Friday, April 21, 2017 by Vicki Batts
While some states and counties in the US are making moves to encourage food freedom and stop the use of toxic herbicides and pesticides, citizens in other areas of the country are fighting for their voices to be heard. Take Oregon, for example. Senate Bill 1037 would have restored counties’ rights to protect their farmers’ crops from GMOs after they were stripped away in 2013 with the passing of SB 863. SB 863 created a “statewide preemption” but no protections for local farmers were ever put into place. House Bill 2469 would have also helped to restore farmers’ rights and exempted GMO crops from the statewide preemption.
These bills would have represented great strides for farmers in Oregon, but unfortunately, these bills have died. As Capital Press reports, “Sen. Michael Dembrow, D-Portland, said he’s decided to let SB 1037 die during the April 13 meeting of the Senate Environment and Natural Resources Committee, which he chairs.”
HB 2469 also met its end in the House Agricultural and Natural Resource Committee, thanks to a legislative deadline.
Dembrow claims that there are simply “too many looming questions” about GMO cross-pollination, and the effectiveness of co-existence efforts. “I want to get a sense if there are problems with contamination or if there are problems with the mediation process,” he stated. Does it really matter where the problem is stemming from — either way, SB 863 has greatly infringed on farmer rights, and it has stripped counties of the ability to make decisions on what is grown in their communities. For example, residents of Josephine County elected to ban GMOs in 2014, but a judge ruled that the state’s preemption law superseded their vote.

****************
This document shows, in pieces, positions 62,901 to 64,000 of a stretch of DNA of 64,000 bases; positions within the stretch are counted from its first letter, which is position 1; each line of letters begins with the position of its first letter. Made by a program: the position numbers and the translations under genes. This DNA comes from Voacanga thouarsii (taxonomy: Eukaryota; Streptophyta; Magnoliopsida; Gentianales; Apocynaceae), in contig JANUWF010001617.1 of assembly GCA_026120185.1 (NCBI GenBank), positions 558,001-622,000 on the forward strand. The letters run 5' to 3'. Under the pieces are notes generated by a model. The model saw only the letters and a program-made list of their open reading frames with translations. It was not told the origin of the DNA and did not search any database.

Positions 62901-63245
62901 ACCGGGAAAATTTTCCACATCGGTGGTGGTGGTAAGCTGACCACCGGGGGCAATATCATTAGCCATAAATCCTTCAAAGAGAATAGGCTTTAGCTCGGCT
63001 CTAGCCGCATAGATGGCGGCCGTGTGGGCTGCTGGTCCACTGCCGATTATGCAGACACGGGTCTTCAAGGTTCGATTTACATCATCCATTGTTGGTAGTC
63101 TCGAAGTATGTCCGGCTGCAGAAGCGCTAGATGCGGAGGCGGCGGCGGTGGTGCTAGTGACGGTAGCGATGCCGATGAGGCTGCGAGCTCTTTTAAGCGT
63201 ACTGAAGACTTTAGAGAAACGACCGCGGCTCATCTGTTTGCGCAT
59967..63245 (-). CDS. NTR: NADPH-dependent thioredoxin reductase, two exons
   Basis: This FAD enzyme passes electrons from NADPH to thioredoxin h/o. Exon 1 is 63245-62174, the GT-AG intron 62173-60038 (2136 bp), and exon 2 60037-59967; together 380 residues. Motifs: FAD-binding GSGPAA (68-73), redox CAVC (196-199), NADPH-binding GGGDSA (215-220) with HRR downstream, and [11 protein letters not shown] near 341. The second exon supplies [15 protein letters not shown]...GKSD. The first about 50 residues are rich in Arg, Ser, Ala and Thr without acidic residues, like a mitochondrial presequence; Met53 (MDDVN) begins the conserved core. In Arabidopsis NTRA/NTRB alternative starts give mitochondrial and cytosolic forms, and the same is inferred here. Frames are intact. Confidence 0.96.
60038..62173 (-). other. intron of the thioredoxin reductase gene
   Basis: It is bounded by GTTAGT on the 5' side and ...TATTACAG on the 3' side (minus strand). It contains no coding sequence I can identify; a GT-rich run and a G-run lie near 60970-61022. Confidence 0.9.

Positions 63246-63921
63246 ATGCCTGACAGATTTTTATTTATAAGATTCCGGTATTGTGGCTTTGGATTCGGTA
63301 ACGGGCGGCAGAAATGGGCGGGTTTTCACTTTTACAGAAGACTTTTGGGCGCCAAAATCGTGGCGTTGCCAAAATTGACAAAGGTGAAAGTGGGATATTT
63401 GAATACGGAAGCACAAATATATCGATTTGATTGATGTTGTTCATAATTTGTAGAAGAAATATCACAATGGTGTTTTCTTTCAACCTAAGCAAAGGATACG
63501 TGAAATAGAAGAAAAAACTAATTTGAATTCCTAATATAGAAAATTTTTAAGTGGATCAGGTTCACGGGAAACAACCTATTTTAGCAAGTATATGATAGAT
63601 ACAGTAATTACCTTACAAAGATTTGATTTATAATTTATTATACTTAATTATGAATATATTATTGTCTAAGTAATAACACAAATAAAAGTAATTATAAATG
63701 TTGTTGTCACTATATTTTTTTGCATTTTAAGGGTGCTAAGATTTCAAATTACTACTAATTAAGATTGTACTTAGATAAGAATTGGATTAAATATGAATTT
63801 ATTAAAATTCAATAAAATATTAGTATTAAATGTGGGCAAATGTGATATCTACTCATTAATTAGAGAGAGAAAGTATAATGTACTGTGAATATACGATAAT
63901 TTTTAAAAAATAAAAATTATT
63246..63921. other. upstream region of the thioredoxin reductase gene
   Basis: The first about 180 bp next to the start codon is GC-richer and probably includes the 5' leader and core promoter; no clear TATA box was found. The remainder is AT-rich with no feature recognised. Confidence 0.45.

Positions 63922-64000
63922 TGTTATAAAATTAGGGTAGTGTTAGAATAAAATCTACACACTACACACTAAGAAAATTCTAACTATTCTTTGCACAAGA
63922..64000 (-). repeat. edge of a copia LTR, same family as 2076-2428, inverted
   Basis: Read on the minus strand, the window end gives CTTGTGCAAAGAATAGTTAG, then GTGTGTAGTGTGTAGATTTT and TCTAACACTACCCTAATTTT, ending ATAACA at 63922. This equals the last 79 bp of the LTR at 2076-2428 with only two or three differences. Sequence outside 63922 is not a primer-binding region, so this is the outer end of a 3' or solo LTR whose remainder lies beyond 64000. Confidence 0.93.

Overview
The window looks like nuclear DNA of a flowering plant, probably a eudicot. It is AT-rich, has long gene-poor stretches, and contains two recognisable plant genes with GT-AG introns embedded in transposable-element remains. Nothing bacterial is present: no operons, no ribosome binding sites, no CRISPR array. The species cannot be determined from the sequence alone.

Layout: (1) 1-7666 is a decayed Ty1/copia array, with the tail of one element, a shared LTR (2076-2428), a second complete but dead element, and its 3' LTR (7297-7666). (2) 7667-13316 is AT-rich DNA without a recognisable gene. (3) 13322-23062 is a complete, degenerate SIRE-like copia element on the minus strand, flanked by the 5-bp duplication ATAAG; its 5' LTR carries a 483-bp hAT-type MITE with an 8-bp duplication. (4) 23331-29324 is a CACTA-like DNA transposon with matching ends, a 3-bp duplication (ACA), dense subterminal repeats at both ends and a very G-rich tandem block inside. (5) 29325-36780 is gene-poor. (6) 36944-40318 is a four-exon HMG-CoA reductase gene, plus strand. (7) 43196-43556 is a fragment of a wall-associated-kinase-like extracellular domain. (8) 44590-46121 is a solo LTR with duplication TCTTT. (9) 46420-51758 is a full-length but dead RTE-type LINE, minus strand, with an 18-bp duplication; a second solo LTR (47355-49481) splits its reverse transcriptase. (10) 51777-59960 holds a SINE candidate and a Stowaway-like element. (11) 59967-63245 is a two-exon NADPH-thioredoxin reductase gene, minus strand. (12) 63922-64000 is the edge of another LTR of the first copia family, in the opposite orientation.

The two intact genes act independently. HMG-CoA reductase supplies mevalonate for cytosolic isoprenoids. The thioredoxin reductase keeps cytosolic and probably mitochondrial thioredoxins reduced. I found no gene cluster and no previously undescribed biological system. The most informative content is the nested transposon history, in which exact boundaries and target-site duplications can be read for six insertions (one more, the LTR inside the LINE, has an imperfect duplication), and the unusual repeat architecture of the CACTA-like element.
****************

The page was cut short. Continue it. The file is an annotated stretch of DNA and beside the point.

Supporters of SB 1037 said that the presence of GMO elements in their crops could wreak havoc on their farms — and consequently, their livelihoods. Josephine County resident Carol Valentine commented, “Our farms remain at risk of contamination because the state has not put any protections in place.”
Some of the bill’s detractors noted that very few organic farmers had reported crop losses due to GMO contamination to the USDA, while others went straight to denying that citizens should have the right to choose at a county level. Mike McArthur, the executive director of The Association of Oregon Counties states the organization opposed SB 1037 because “genetic engineering is a complex issue best left to state government.”
“This is not the proper role for a county government to be engaged in,” he brazenly stated.
While the process of creating a GMO crop may be very complex, the issue at hand is not: It is an issue of rights, and not an issue of science, though it is often misconstrued that way. Regardless of how one feels about GMOs, whether or not you think them safe has very little to do with the fact that people’s rights are being infringed upon. Real farmers are actually being negatively affected by GMOs, and they should not be effectively silenced by their own government.
FoodAndWaterWatch.org reported on a survey of organic Midwestern farmers in 2013 — and that survey found that 1 out of every 3 farmers had experienced some kind of contamination on their farms from GMO crops. Over half of them had their crops rejected by their buyers for that reason, and reported median losses of $4,500.
While no farmers have reported losing crops in Oregon this year, just because something hasn’t happened doesn’t mean it won’t.
In 2014, a GMO-labeling bill was also defeated in Oregon — largely in part due to a huge lobbying effort pioneered by biotech and agribusiness giants like Monsanto and DuPont. Is it possible that something similar happened this time around too? It certainly isn’t beyond reason to suspect that industry lobbyists played a role in the loss of these bills that would have restored rights back to where they belong: In the hands of the people. (RELATED: Keep up with the latest news on GM crops at GMO.news)